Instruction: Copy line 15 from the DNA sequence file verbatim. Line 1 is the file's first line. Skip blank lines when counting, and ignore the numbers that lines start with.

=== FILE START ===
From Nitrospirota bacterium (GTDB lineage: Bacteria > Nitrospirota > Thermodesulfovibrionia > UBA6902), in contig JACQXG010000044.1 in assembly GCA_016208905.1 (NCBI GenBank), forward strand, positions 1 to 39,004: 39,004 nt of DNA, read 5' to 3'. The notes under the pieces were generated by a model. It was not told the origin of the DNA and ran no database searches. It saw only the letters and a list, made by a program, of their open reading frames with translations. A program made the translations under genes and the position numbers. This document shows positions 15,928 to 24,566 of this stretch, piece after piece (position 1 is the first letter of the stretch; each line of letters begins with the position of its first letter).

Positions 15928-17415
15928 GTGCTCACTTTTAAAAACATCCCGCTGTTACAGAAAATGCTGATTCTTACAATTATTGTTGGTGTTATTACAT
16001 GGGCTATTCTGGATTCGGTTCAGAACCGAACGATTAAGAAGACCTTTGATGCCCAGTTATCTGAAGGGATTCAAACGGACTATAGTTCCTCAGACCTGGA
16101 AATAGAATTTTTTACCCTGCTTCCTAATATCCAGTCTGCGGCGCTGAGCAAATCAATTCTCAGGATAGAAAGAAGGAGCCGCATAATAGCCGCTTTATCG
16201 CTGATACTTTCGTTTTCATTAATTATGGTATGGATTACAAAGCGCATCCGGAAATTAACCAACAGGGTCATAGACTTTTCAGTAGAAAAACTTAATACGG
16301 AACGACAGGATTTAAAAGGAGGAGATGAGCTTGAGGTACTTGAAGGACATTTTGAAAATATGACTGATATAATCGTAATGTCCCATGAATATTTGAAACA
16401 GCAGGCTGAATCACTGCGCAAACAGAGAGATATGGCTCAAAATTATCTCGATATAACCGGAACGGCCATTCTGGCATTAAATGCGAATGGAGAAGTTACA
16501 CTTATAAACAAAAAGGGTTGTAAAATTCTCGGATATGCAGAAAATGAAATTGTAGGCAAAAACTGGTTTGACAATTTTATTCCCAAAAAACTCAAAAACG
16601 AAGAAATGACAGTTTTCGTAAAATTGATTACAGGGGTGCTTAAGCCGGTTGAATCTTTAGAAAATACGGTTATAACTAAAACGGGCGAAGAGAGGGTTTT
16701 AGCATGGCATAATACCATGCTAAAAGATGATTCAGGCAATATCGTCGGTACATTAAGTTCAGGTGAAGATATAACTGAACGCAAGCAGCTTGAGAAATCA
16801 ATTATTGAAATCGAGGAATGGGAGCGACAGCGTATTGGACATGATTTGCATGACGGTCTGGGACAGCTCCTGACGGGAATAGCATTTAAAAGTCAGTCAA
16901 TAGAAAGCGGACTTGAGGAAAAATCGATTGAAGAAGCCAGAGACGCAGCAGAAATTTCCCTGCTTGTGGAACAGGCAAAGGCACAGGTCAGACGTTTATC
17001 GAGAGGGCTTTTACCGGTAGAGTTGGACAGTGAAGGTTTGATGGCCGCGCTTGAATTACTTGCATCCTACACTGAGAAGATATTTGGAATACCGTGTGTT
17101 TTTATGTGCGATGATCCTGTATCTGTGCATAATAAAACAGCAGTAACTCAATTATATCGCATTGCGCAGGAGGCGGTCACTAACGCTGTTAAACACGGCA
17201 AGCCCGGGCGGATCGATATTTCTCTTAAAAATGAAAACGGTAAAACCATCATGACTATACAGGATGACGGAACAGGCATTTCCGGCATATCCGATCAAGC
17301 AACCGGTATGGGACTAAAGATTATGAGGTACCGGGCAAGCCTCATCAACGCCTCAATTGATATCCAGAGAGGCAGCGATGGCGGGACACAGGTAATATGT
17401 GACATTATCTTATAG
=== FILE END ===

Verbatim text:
17101 TTTATGTGCGATGATCCTGTATCTGTGCATAATAAAACAGCAGTAACTCAATTATATCGCATTGCGCAGGAGGCGGTCACTAACGCTGTTAAACACGGCA